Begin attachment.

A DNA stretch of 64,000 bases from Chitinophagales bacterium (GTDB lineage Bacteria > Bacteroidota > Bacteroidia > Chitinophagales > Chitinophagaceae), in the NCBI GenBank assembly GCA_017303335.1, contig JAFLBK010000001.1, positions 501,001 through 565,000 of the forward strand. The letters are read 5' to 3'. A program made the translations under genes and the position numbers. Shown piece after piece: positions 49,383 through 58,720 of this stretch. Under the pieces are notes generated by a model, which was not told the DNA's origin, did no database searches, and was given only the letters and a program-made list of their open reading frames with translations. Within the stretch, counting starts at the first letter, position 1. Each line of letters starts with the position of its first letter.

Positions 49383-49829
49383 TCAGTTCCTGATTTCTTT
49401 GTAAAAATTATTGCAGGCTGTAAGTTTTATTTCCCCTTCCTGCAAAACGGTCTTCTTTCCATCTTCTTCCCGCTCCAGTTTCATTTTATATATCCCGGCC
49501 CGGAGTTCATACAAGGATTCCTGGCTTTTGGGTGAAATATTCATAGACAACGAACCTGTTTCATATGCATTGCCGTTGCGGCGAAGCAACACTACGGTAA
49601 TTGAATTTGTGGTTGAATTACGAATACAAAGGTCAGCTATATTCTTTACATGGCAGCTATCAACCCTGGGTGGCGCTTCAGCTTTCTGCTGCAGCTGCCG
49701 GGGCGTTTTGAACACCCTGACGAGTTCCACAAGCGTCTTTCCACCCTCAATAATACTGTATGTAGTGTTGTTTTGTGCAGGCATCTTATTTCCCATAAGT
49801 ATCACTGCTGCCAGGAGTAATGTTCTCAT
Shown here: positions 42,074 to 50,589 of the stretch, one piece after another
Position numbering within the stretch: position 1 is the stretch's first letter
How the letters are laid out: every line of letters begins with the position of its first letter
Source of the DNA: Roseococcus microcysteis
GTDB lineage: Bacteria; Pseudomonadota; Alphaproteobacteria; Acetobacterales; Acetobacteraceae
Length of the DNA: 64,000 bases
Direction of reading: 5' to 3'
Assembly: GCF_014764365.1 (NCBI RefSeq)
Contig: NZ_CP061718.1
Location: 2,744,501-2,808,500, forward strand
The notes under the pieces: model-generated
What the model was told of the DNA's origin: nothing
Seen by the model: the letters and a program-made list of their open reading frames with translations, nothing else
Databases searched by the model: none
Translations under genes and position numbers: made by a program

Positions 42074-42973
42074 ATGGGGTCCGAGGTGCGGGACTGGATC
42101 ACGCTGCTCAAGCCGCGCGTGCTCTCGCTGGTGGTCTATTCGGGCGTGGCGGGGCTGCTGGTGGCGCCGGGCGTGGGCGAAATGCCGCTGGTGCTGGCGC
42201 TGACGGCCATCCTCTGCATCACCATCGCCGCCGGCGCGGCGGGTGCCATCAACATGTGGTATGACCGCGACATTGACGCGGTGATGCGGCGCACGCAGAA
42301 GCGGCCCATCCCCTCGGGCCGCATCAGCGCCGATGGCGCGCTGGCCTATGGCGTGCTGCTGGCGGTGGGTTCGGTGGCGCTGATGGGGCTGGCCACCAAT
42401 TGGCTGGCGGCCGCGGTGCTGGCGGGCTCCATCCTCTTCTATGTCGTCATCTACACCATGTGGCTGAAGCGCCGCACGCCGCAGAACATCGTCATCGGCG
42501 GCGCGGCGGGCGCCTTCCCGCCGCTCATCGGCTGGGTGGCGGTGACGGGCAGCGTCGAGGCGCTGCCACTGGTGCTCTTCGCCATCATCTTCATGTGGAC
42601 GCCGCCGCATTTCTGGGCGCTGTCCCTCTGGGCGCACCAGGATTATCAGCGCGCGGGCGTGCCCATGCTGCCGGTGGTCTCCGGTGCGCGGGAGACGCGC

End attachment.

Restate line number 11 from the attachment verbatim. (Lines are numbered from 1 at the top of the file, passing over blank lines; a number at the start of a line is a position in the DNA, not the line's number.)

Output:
How the letters are laid out: every line of letters begins with the position of its first letter